At the beginning of the month, Washington D.C. sports betting was set to begin in time for the Washington Nationals’ March 26 season opener. Now a week after what was supposed to be the season’s first pitch, Major League Baseball has yet to begin its season and the city’s sports betting app is still sidelined.
The coronavirus outbreak has added another delay to the long rollout of D.C. sports betting. First proposed by the City Council in 2018, the District still hasn’t taken a legal bet. Years of bureaucratic, legal and regulatory delays seemed to finally reach their end earlier this year. Now the virus outbreak, which has largely shuttered sports leagues across the world and forced social distancing measures throughout the country, is stopping sports betting once again.
City lottery officials confirmed to Washington City Paper that the District’s sports betting app launch was delayed due to the virus. Though eligible District residents and visitors would have been able to wager from a mobile device in the city without having to register in person beforehand, the dearth of sporting events led the Lottery to postpone the launch for the immediate future.
Another DC Delay
This is more unwelcome news for Washington-area sports bettors.
The nation’s capital seemed like it would be among the first jurisdictions to legalize sports betting. Councilmember Jack Evans proposed sports betting legislation in September 2018, a few months after the Supreme Court struck down the federal wagering ban. The DC bill would allow the government-run lottery to oversee a sole-source, citywide mobile sports betting app while permitting several city sporting arenas as well as individual bars and restaurants to take bets.
With support from area leaders such as Washington Capitals and Wizards owner Ted Leonis and little opposition on the council, the legislation easily passed the Council and was signed into law by Mayor Muriel Bowser in early 2019.
The next steps were far more complicated.
Evans pushed for an unusual amendment to city law that would allow the council to give the sports betting operator contract to the city’s lottery operator, Intralot, without a formal bidding process. Arguing the bidding process would cost the city too much time and lost revenue, especially with neighboring Maryland and Virginia seemingly on the cusp of legalization measures of their own, backers convinced the board to approve the no-bid contract, 7-6.
A Washington Post investigation later found Evans had hired an Intralot lobbyist for his private consulting firm, which led to further revelations of a longstanding pattern of abusing his public office in exchange for hundreds of thousands of dollars in contracts. The Council voted to expel Evans in December 2019, at the time its longest-serving member, but not before it had voted again to approve the no-bid contract for Intralot.
As the Council was considering Evans’ fate, a city court heard a lawsuit from a district app developer that argued the government was legally prohibited from offering the no-bid contract. This was later tossed, but it further clouded the progress of D.C. sports betting.
All that was in addition to accusations Intralot used a shell subcontracting company that didn’t have any D.C. employees, a violation of city law for government contracts.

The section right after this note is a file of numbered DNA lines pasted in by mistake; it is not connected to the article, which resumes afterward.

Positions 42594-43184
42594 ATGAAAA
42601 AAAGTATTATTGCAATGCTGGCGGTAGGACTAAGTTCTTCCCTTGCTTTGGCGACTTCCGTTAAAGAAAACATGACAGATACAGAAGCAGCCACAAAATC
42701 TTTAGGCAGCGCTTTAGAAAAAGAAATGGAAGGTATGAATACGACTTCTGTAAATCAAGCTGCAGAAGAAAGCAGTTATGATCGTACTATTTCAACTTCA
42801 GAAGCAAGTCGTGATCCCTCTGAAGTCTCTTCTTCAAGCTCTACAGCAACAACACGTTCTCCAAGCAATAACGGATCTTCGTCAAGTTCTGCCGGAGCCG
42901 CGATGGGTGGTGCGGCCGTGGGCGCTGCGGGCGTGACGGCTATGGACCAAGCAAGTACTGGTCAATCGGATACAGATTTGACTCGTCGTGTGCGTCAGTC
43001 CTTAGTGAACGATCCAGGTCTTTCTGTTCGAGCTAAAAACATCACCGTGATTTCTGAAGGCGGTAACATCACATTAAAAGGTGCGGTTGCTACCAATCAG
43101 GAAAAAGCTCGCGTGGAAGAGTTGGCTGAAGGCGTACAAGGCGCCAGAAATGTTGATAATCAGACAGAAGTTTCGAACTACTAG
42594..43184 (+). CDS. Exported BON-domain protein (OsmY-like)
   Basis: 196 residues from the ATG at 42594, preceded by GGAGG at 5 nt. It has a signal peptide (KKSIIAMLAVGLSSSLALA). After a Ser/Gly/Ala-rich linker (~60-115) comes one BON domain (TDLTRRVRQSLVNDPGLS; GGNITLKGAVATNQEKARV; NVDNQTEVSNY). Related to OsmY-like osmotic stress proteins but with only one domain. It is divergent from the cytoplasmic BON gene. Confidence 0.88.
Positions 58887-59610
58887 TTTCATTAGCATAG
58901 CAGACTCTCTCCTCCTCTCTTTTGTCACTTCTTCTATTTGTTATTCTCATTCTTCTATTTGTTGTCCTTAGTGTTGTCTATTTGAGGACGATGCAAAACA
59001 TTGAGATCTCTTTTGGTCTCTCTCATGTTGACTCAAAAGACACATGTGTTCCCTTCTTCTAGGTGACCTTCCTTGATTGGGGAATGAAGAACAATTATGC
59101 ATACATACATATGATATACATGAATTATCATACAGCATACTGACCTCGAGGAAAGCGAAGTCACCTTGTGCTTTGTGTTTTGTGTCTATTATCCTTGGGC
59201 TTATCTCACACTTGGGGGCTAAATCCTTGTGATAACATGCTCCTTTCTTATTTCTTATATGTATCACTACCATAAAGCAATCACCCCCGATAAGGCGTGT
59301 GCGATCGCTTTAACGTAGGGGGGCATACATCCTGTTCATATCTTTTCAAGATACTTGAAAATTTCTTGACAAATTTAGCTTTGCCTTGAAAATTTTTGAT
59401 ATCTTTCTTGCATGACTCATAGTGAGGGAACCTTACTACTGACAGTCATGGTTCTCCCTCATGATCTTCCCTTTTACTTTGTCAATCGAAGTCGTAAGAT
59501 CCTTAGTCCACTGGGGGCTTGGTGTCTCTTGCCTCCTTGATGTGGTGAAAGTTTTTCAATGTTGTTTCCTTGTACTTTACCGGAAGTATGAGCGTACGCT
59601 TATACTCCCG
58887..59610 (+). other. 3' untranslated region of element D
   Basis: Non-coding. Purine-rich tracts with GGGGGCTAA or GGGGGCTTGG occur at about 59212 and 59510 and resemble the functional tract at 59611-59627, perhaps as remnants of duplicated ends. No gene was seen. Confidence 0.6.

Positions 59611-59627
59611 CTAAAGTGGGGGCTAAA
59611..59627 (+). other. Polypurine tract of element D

Ultimately, that wasn’t enough to tank D.C. sports betting, and regulators continued pushing for a launch in time for March, ahead of the National’s opener and the 2020 NCAA Men’s Basketball Tournament. Then the coronavirus outbreak postponed D.C. sports betting once again.
Washington-Area Sports Betting Future
Coronavirus now seems like it will postpone not just the government’s app, but the other betting options as well. The William Hill sportsbook in the Wizards and Capitals’ shared home of Capital One Arena hadn’t yet opened its doors when Bowser ordered non-essential businesses to close, and later a citywide stay-at-home mandate. None of the restaurants and bars with commercial third-party sports betting options have launched either.
Maryland and Virginia are facing similar coronavirus shutdowns, which could threaten the nascent sports betting markets in both states. Despite initial fears that those states would also move quickly to approve wagering, the District’s neighbors on either side of the Potomac River didn’t pass their respective bills until this year.
Virginia will allow up to 12 mobile sports betting sites under a law passed earlier this month, but it was still facing months of rules promulgation and regulatory approvals before it could take its first bet. A best-case scenario was a launch ahead of the 2020 football season, but that was before the coronavirus outbreak.
Maryland is even further behind. Lawmakers had to cut short the 2020 session due to the virus and didn’t finish approving a sports betting bill. Instead, it passed a more limited measure to let voters approve wagering via a referendum on the 2020 ballot. If passed, it would require lawmakers to take up a new bill next year, which would mean betting couldn’t begin until summer or autumn 2021.
Just a few weeks ago, it seemed the Washington D.C.-region was on the cusp of its first legal sportsbook. After several years of delays, that wait continues for the foreseeable future.